This sounds like a cop out for Jing, but he has an advantage that many mainlanders won’t have seen the original film or the trilogy about Rock Lee starring none other than Andy Lau, given Jing room to exercise some creative licence. And exercise it he does but in spite of this, Chasing The Dragon is a compelling and gritty crime thriller that, beyond its ham-fisted, chest beating patriotism, delivers a firm moral tale about the dangers of drugs from all sides, and the folly of criminal activity.
Spanning a decade, the tale covers plenty of ground from the humble beginnings of Ho and his close friends as immigrants arriving in Hong Kong to his business covering other Asian territories, while Rock works his way up to a top position in the police force, avoiding the internal corruption his boss and Hunter are involved in while working his own. Betrayals, fatalities, power struggles, alliances and set-ups provide the drama and obstacles for both, punctuated by grisly but not so graphic violence.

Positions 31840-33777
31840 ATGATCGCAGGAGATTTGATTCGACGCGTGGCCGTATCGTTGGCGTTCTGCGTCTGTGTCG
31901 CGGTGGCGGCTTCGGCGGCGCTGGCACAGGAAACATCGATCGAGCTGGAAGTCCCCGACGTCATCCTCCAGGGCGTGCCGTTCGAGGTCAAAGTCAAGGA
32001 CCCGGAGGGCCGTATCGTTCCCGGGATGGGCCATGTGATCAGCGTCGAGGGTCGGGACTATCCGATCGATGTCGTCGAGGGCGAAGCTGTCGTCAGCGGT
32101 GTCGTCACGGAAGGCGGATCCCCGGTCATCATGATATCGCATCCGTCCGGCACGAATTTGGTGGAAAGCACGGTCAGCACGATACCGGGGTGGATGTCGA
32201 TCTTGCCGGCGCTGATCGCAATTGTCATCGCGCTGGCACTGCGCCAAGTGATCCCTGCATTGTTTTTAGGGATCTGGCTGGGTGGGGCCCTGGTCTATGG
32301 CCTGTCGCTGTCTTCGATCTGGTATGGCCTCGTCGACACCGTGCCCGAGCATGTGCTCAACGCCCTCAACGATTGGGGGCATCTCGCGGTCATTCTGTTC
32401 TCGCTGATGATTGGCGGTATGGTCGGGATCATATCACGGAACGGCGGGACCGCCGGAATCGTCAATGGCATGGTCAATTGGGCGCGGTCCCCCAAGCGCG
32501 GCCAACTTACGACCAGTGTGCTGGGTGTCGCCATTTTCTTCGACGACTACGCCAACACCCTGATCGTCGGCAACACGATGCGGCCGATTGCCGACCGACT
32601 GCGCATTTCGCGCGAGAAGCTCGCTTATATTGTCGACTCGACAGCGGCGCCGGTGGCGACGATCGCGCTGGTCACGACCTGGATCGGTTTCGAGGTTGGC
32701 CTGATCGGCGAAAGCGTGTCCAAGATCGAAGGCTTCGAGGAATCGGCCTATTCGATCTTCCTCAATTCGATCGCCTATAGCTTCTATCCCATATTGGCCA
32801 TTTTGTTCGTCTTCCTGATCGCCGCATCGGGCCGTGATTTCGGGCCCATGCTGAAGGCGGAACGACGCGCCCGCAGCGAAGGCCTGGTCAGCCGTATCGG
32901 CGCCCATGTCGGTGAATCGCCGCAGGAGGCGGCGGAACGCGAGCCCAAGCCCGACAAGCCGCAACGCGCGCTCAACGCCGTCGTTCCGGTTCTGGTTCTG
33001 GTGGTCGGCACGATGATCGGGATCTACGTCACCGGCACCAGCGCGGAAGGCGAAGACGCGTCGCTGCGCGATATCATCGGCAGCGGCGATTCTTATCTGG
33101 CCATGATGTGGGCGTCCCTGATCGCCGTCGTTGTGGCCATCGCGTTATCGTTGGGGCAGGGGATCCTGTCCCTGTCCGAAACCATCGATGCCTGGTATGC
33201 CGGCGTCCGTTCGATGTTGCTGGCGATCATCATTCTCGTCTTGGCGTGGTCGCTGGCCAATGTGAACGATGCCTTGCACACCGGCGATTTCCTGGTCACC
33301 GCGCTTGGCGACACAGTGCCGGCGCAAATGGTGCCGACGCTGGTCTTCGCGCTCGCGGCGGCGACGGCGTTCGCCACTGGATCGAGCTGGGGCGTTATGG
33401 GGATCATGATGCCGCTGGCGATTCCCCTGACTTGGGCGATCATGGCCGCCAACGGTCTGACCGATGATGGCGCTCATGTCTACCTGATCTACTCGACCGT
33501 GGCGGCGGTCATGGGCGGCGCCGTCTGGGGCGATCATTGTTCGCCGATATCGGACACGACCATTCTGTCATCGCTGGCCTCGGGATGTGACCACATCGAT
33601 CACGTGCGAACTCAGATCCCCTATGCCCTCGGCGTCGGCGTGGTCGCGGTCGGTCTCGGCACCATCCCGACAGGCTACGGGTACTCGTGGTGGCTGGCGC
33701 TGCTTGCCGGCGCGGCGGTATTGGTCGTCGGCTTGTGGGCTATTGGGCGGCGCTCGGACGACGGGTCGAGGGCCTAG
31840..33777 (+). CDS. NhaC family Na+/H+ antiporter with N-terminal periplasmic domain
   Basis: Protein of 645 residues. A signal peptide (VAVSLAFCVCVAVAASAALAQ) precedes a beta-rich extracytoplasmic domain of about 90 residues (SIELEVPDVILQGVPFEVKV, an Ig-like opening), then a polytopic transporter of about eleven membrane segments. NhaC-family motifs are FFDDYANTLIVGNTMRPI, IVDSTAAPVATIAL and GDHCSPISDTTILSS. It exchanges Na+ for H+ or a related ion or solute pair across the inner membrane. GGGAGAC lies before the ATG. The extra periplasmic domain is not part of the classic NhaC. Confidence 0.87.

At just over two hours run time, this means there a lot of time skips which are not conveyed smoothly or in regular increments, with a change in hair styles and fashions being the main indicator. Whilst Rock hardly changes at all, Ho undergoes notable aesthetic changes – growing a beard, donning of glasses and questionable attire of the era. Some anachronisms arise from this, mostly the modern looking women’s clothing and erroneous pop culture references, but generally the period settings are suitably replicated.